It can be deduced from Fig. 8 that in the current range of 0–1500 A the linearity of the measured current is consistent with the linearity of the standard current, and the measured value of the current is slightly lower than the standard value of the current. These results indicate that the FOCT experimental system is affected by the devices themselves as well as various external factors, but the experimental platform basically meets the measurement requirements. Comparing the measured current values with extinction ratios of 45 dB and 28.2 dB, one can see that the measurement results have smaller errors, higher accuracy, and better linearity when the extinction ratio is 45 dB. Since there was no specific numerical value for the fiber linear birefringence in the experiment, the first group of data was divided by the second group of data to compare the theoretical and experimental results,16), and the theoretical data are on the right. The experimental results are consistent with the theoretical results within the acceptable error range. A higher extinction ratio for polarized light in the sensing fiber results in a lower FOCT error that verifies the theoretical analysis of the polarization error characteristics.
2. Test for Different Deviations in the Polarization Direction
The FOCT platform in Fig. 7 was used for experiments because of its high accuracy at an extinction ratio of 45 dB. Considering the good linearity of the experimental system and the uncertainty in the numerical value of the linear birefringence of the fiber, the measured current is directly corrected by the standard current to set the experimental error to zero when the polarization direction deviation is zero. The polarization direction of the analyzer was rotated clockwise (“+”) and counterclockwise (“−”). The output data were recorded each time after adjustment by 1°, and the maximum deviation of the direction reached 6°. A comparison between the corresponding theoretical and experimental ratio errors is shown in Fig. 9.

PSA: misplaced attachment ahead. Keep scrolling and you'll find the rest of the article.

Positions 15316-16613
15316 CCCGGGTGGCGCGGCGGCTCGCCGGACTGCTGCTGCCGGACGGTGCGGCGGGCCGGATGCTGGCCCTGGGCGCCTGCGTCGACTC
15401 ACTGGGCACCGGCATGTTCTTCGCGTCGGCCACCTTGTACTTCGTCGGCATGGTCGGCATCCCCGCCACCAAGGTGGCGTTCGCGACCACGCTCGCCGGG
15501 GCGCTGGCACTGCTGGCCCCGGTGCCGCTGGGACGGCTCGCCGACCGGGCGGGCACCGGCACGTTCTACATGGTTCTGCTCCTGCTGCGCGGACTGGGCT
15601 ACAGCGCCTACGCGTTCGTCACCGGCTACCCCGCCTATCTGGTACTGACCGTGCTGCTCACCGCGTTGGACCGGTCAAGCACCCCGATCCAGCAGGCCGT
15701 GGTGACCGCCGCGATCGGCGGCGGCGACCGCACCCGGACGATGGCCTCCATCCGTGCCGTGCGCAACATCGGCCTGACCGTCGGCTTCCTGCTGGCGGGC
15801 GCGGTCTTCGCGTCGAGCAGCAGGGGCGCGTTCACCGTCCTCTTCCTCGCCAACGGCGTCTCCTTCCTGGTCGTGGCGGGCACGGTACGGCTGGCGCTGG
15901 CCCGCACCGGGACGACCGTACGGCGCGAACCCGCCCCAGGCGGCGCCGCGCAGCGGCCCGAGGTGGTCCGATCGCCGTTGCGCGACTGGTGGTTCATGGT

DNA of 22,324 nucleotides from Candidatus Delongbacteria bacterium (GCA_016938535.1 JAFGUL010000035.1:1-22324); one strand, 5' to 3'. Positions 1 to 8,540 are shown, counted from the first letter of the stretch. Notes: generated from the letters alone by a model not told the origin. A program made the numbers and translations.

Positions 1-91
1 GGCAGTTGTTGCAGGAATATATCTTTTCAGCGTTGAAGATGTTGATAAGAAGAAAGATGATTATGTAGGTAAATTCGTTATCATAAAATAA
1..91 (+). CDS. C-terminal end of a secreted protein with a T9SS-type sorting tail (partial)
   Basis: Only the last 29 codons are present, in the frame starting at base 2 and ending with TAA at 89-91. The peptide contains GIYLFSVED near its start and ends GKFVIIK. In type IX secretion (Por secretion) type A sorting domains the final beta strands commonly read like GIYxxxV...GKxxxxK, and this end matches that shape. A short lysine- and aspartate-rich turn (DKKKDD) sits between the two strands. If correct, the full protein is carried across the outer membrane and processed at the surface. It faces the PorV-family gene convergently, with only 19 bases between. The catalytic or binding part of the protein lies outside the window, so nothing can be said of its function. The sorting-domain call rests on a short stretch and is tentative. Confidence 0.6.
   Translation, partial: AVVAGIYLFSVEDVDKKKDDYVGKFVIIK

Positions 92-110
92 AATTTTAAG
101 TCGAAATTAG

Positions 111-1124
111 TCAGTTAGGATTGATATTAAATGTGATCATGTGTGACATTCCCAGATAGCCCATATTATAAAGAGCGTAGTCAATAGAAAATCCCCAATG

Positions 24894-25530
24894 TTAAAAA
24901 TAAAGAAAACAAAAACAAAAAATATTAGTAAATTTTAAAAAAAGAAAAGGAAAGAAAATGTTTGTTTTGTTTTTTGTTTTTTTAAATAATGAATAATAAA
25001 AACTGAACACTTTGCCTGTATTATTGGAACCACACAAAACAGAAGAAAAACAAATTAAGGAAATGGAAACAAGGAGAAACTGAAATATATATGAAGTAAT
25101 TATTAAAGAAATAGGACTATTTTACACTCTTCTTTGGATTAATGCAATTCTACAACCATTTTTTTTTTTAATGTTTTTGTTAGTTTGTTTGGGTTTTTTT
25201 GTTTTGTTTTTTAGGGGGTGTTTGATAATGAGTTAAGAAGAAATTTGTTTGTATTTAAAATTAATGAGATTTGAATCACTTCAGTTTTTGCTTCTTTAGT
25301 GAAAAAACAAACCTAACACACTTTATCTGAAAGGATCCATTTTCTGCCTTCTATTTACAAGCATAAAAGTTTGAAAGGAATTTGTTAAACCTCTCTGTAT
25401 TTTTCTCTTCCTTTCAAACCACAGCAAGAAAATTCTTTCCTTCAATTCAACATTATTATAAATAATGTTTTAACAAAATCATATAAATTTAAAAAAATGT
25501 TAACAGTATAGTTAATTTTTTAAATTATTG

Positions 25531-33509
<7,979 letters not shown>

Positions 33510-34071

Figure 9 shows that a larger deviation of the polarization direction increases the experimental ratio error. When the deviation of the polarization direction is 6°, the absolute value of ratio error reaches 1.35%. When the absolute values of the direction deviation are the same, the effects of the clockwise and counterclockwise deviation on the error are basically the same. The changing trend of the experimental error curve is consistent with the theoretical analysis.
3. Test for Different Temperature Conditions
The sensing system was placed in a temperature control box, and the output test was performed at different temperatures. First, the AC power supply was adjusted to set the equivalent standard current of 900 A. The measured current was corrected to make the ratio error equal to zero at 25°C, and then the current tests were performed at temperatures from to 60°C. The sensing system was kept in the temperature control box for 1 h every 5°C, ensuring that the sensing ring can fully contact the environment. The output currents and their correction values were recorded. The theoretical and experimental ratio error curves induced by temperature were obtained, as shown in Fig. 10.